The Proto-Sinaitic inscriptions from Serabit el-Khadim in the Sinai from the 19th-18th century are perhaps the earliest form of strictly alphabetic writing, but there is still a degree of distance between the Proto-Sinaitic alphabet and the Phoenician / Paleo-Hebrew alphabet that was well established in Canaan by the end of the 2nd millennium BCE. There are examples of the use of alphabetic writing in Egypt in the early 2nd millennium BCE, but this alone would not demonstrate how the alphabetic text was adopted in Canaan.
In Genesis 21, Abraham is in land of the Philistines. “After the treaty had been made at Beersheba, Abimelek and Phicol the commander of his forces returned to the land of the Philistines. Abraham planted a tamarisk tree in Beersheba, and there he called on the name of the Lord, the Eternal God. And Abraham stayed in the land of the Philistines for a long time.”
The land of the Philistines is the region along the southwestern edge of Canaan, pushing north and east. Artifacts found at two cities along the edge of this region are important in bridging the gap between the Proto-Sinaitic alphabet and the later Phoenician / Paleo-Hebrew alphabet.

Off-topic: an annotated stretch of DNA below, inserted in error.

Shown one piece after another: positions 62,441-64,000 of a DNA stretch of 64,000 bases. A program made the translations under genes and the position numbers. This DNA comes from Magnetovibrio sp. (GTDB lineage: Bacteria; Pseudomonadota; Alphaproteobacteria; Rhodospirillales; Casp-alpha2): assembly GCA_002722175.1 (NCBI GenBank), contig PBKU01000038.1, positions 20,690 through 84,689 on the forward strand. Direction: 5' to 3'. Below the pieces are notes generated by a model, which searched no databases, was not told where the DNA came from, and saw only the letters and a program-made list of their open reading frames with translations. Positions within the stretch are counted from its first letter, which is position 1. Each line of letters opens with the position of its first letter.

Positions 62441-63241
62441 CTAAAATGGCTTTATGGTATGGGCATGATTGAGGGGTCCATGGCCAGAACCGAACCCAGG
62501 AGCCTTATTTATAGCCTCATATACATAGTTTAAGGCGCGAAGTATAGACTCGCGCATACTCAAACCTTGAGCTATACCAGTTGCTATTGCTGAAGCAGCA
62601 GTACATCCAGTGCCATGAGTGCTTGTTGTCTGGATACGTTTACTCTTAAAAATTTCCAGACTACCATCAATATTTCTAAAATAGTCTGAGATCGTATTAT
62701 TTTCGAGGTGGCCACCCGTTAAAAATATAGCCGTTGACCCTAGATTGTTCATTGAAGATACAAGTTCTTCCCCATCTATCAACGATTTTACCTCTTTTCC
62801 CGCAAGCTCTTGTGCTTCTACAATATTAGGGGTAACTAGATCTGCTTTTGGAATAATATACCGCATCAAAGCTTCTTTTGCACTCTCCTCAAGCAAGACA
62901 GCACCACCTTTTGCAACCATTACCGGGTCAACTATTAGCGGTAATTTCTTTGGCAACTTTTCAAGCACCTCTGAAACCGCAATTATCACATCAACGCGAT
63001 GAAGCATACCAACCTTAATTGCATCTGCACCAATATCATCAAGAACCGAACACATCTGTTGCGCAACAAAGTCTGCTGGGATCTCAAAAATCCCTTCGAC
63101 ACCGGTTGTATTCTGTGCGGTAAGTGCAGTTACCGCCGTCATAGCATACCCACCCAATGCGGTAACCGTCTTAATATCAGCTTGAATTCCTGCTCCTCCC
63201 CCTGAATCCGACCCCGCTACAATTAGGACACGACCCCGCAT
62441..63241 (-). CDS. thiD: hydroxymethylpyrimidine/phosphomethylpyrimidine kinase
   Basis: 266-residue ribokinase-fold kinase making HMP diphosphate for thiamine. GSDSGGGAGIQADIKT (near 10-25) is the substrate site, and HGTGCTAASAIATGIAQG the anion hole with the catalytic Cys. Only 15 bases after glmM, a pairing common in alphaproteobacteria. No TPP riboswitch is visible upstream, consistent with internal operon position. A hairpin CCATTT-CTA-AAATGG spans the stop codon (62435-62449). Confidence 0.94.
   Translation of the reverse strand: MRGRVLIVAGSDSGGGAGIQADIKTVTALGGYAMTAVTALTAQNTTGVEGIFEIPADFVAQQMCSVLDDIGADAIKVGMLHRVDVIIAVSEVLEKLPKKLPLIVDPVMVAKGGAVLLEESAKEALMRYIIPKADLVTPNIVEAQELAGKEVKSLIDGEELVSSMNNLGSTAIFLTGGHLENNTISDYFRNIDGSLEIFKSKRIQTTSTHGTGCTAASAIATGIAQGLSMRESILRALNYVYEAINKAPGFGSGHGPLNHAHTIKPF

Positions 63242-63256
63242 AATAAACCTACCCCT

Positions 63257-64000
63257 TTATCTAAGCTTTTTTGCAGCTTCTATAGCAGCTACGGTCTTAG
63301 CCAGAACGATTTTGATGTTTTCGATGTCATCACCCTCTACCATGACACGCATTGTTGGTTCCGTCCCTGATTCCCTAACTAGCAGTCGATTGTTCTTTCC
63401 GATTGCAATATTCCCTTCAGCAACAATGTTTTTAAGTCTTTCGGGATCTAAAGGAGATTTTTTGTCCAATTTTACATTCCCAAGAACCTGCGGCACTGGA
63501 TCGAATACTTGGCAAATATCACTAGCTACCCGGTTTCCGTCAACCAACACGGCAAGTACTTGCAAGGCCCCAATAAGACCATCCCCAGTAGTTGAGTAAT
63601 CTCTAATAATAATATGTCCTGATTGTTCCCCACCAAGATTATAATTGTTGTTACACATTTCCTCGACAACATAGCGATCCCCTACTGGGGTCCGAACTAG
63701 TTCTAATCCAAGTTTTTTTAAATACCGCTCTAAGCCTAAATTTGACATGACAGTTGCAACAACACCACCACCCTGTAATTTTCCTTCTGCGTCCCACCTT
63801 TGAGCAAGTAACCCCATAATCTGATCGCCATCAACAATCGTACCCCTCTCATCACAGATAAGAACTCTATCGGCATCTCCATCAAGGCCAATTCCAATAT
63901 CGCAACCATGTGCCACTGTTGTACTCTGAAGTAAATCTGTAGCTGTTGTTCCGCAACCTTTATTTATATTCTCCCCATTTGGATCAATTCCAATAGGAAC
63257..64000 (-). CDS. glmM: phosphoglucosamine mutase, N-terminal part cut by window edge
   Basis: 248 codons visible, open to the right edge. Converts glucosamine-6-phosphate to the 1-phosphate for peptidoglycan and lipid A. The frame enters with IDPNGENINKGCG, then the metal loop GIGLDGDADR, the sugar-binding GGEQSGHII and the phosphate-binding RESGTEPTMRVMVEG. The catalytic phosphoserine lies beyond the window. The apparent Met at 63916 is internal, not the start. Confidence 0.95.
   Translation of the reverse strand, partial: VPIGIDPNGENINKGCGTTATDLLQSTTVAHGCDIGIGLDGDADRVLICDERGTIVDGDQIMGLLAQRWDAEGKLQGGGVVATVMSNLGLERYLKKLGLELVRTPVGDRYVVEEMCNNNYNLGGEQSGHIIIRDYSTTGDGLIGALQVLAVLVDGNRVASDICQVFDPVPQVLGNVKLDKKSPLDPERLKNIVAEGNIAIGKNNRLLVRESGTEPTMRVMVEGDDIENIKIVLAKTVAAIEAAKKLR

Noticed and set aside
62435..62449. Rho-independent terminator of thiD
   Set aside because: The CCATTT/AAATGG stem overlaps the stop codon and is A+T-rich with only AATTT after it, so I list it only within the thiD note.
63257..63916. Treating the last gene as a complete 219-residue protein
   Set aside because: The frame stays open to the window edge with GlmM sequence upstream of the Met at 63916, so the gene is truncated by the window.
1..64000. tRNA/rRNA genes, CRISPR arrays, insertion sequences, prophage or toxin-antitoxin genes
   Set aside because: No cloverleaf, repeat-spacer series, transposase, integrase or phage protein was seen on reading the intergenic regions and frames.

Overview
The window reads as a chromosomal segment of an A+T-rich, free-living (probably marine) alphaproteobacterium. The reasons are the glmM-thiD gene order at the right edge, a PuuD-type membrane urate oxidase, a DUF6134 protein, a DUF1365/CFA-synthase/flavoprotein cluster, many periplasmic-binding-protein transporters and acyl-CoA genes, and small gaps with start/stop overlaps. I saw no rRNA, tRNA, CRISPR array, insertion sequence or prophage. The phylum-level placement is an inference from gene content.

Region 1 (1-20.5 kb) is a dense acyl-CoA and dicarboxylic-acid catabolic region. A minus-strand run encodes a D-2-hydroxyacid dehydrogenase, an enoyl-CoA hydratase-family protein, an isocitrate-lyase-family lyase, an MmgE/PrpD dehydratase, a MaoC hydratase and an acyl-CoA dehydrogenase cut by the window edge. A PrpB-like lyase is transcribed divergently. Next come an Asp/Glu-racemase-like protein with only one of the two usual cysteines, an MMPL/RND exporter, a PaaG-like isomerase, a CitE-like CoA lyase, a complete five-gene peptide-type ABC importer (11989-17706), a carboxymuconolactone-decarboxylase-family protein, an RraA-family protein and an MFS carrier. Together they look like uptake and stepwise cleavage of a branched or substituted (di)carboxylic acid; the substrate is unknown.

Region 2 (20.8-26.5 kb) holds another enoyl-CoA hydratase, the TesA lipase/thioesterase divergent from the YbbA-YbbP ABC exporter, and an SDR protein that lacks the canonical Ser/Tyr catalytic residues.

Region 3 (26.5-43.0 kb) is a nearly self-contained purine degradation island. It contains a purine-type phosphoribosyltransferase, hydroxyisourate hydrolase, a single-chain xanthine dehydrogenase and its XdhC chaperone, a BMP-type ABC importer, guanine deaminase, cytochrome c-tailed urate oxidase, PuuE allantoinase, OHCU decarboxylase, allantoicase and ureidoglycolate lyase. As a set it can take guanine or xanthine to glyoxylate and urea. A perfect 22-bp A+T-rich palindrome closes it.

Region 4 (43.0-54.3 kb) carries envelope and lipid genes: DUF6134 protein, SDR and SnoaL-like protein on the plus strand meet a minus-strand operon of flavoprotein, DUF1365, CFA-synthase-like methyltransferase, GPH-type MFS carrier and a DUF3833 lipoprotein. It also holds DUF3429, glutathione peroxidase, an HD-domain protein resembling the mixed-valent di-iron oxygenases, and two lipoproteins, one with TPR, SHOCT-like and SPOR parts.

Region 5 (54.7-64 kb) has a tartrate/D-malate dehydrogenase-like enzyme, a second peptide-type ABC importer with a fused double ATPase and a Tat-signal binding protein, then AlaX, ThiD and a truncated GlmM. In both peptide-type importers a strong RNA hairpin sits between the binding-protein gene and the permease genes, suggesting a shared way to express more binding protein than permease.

At Gezer, archaeologists discovered a 17th century BCE pottery sherd with the letter sounds of K-L-B written in proto-Canaanite letters. This demonstrates that the early alphabet migrated north from the Sinai into Canaan.
Another inscription from the border region of the ‘land of the Philistines’ was discovered at Lachish. This pottery sherd contains the letters ayin, bet, and dalet, to spell ‘bd, based on the letters that represent eye (ayin), house (bet) and door (dalet). This inscription dates to the 15th century BCE, and is a later example that demonstrates the acceptance of an alphabetic script in Canaan, the forerunner to the Old Hebrew alphabetic text.
The image above is of the inscription discovered at Gezer, which is on display at the Israel Museum in Jerusalem.